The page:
"The Incredible Truth About Minneapolis"

2008
Aug
28

A version of this was originally published, and is incredibly still accessible at epinions.com. Thanks to a link at the perpetually popular “Belgium Doesn’t Exist!” page, I will be required to keep this in a prominent location at every version of my blog until the Internet burns itself out (which should be in the next six months or so – but that’s ANOTHER story). I just did a long-overdue rewrite, so I’ll put it here up front instead of back in the archive.

For those of you who are considering to include Minneapolis, Minnesota in your future “See America” plans, there is something you need to know. But let me first explain how I came to learn it.

It started when I attended a 1998 event at Hollywood’s Museum of Broadcasting saluting “The Mary Tyler Moore Show”. The emcee, Gavin McLeod, announced that all of the show’s original writers were present “except for Allen Burns, who, as you probably know, is so busy with the Minneapolis Project.” There was a scattering of applause, and I, puzzled, asked the sunglasses-wearing-indoors person next to me what the writer/producer was doing in Minneapolis.
“No, man, he’s not doing anything IN Minneapolis, he is DOING Minneapolis.”
And he went on to explain that the metropolitan area of Minneapolis/St. Paul was the totally fictional creation of Hollywood writers, devised to provide a location for the popular ’70s sitcom.
“Now wait a minute, I know there was a Minneapolis before that. Didn’t the Lakers basketball team start there?”
“Yeah, that’s where the name Minneapolis got started. It was some deal between the NBA and Hubert Humphrey Sr. to avoid admitting that the state didn’t have a single city with a population larger than 20,000. The MTM Show people picked up on that, and, of course, and hired Allen Burns to the writing staff because of his prior experience.”
“What ‘prior experience’?”
“When he wrote for the Bullwinkle cartoons, he invented the town of Frostbite Falls.”
“But what about St. Paul, the other ‘Twin City’?”
“The way I heard it, there was some early disagreement with the Governor or some other state officials over what to name it. Adding St. Paul was part of a compromise and it actually helped keep up the deception by adding some confusion… you know, ‘I couldn’t find this place in Minneapolis’… ‘Oh, that’s because it was in St. Paul’…”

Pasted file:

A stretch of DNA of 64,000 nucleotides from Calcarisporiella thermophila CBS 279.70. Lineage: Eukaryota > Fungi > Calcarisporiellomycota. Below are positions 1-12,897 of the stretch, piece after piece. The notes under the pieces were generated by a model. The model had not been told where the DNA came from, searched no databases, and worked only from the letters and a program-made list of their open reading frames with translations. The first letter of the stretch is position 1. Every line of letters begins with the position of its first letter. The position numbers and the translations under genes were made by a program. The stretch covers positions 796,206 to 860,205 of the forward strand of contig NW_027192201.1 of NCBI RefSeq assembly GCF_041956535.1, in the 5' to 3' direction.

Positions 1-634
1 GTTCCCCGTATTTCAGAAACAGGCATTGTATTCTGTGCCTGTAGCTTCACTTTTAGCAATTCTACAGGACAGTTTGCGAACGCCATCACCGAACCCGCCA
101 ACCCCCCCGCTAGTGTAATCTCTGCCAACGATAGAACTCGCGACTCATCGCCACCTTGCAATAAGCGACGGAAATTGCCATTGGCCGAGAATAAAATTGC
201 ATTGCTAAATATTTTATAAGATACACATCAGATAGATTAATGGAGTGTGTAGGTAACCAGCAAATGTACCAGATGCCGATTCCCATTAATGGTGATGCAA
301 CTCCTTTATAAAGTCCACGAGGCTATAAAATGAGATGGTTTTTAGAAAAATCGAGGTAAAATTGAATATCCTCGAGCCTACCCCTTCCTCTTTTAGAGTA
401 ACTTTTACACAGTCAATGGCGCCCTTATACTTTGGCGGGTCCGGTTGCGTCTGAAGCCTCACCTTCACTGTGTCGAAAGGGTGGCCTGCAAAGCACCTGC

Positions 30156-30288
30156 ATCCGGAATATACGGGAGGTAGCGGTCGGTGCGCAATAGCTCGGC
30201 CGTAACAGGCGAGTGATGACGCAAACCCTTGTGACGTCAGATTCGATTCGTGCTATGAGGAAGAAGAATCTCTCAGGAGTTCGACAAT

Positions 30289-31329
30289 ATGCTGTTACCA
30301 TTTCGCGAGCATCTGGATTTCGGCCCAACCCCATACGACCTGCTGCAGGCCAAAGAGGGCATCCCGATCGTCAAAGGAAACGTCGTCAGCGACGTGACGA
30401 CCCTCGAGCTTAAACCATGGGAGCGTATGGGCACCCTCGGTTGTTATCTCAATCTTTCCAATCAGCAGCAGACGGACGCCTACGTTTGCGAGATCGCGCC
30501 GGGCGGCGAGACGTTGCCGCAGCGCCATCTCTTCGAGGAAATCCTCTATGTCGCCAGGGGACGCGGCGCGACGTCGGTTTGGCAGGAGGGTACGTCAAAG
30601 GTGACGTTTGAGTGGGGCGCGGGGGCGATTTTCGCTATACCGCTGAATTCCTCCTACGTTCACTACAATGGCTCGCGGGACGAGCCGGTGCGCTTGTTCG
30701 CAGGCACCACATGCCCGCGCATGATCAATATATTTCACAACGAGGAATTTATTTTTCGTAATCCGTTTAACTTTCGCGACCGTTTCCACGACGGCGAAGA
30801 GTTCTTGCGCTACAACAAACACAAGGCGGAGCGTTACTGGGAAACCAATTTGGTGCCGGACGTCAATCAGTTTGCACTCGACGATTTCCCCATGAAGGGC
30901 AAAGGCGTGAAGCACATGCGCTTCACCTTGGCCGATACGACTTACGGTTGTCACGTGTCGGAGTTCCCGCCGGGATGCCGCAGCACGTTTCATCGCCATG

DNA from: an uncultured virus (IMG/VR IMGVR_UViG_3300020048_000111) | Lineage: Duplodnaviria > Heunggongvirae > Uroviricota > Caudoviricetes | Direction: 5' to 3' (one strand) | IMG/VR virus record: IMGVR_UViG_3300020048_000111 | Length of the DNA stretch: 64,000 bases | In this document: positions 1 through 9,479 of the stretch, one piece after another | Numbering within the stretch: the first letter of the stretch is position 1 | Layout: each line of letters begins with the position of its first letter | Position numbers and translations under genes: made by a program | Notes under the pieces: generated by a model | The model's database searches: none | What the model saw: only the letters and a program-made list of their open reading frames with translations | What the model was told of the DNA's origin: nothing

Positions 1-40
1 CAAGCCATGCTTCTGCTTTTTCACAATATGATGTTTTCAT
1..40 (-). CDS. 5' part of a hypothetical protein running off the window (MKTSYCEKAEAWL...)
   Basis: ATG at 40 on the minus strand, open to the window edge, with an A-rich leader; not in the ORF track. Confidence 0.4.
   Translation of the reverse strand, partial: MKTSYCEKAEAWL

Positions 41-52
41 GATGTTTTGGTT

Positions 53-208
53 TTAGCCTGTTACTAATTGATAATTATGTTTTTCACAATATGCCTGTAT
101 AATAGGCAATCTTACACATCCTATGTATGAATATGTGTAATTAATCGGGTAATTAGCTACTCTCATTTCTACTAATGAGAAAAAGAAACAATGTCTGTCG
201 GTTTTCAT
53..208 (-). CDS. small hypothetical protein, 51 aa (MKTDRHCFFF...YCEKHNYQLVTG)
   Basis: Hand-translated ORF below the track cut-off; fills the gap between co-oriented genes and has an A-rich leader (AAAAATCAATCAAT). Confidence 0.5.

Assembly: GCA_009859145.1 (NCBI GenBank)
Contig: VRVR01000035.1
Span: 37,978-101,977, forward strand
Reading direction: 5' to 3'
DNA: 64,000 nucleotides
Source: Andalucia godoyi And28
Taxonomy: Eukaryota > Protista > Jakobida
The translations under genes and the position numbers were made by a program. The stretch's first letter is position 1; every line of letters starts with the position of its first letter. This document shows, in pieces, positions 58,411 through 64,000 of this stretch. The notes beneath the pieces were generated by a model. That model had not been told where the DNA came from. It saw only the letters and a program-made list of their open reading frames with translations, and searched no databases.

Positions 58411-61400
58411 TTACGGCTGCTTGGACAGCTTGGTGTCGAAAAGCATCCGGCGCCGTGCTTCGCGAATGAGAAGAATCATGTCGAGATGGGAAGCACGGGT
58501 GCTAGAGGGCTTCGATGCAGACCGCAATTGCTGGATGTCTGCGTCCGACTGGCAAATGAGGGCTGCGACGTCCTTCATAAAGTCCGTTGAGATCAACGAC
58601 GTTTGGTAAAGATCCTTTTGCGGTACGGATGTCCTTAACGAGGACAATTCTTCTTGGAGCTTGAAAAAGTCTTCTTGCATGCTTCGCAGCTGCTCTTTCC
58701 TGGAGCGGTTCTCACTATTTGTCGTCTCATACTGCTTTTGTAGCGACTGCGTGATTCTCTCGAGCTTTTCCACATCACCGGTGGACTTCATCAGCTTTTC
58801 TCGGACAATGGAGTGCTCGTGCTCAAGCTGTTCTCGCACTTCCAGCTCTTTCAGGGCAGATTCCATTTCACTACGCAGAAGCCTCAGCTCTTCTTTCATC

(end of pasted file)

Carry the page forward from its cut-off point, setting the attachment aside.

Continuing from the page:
My mind was reeling as he went on to explain how, after the Mary Tyler Moore show ended, Burns was recruited by the State of Minnesota to manage the project – to “produce” the city. One of his biggest contributions was the “hometown entertainers initiative” which gave support to performers – actors, musicians, comedians – if they’d claim to be from Minneapolis.
“I mean, think about it, do you really think a character like Prince could have come from anywhere in the Midwest?”
“Yeah, that one’s a stretch, but what about Garrison Keillor?”
“Oh, now that was genius. A perfect example of what magicians call misdirection. Everybody thinks Lake Wobegon is a fictional town…”
“It’s real?”
“Yep, apparently just before the 1980 census, the state house passed a law re-allocating a percentage of the population in all the towns to go toward Minneapolis. Trouble was, a few of them lost enough numbers to fall off the map. Keillor picked one with a good name, and the rest is media hype history.”
“But his Prairie Home radio show…”
“Done in New York City from day one. He’s renting the Ed Sullivan theater from Letterman on weekends.”
“Well, what about the Mall of America?”